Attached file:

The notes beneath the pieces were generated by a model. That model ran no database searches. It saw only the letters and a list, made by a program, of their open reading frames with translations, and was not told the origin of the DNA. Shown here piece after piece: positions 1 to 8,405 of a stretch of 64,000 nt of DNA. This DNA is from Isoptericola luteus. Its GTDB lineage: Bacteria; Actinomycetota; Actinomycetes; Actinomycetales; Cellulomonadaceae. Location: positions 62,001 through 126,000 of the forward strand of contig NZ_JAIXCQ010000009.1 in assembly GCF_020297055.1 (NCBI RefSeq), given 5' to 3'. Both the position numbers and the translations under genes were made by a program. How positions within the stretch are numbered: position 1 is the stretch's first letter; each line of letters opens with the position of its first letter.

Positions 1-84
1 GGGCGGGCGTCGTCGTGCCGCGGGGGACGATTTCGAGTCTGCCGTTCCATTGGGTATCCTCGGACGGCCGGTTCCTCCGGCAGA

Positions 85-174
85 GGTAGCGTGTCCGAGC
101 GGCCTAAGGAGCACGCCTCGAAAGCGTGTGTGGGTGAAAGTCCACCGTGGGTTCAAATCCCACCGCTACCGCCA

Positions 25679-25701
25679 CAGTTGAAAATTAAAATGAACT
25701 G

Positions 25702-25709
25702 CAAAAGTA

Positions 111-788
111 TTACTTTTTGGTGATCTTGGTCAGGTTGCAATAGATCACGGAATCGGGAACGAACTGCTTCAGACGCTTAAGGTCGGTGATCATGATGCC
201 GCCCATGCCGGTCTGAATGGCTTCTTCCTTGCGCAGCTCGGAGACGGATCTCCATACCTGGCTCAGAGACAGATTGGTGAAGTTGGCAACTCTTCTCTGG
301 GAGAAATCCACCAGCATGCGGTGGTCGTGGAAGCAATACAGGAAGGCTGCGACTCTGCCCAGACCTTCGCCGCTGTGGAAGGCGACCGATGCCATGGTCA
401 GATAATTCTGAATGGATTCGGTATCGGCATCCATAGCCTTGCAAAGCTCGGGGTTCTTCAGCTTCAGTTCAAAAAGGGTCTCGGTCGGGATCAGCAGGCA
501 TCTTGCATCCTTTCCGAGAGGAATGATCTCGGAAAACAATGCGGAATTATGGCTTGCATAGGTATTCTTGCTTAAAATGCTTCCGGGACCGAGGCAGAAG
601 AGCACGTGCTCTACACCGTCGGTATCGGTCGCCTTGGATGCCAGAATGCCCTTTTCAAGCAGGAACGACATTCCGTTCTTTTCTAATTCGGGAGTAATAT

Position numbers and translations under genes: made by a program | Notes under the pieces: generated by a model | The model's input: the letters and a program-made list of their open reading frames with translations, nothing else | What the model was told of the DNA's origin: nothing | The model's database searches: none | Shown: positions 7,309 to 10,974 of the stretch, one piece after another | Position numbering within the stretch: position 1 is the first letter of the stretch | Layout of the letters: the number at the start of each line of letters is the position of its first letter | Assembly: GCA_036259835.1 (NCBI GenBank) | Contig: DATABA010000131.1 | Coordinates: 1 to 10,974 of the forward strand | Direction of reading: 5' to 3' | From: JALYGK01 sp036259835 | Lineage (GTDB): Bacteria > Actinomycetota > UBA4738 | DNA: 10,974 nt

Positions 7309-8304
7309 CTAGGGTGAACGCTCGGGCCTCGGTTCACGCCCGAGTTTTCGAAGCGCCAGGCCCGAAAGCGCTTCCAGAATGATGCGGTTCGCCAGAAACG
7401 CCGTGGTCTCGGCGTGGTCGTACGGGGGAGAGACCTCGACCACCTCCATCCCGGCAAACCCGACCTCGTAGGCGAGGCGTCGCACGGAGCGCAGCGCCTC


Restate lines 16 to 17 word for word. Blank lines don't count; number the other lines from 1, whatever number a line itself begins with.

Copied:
401 GATAATTCTGAATGGATTCGGTATCGGCATCCATAGCCTTGCAAAGCTCGGGGTTCTTCAGCTTCAGTTCAAAAAGGGTCTCGGTCGGGATCAGCAGGCA
501 TCTTGCATCCTTTCCGAGAGGAATGATCTCGGAAAACAATGCGGAATTATGGCTTGCATAGGTATTCTTGCTTAAAATGCTTCCGGGACCGAGGCAGAAG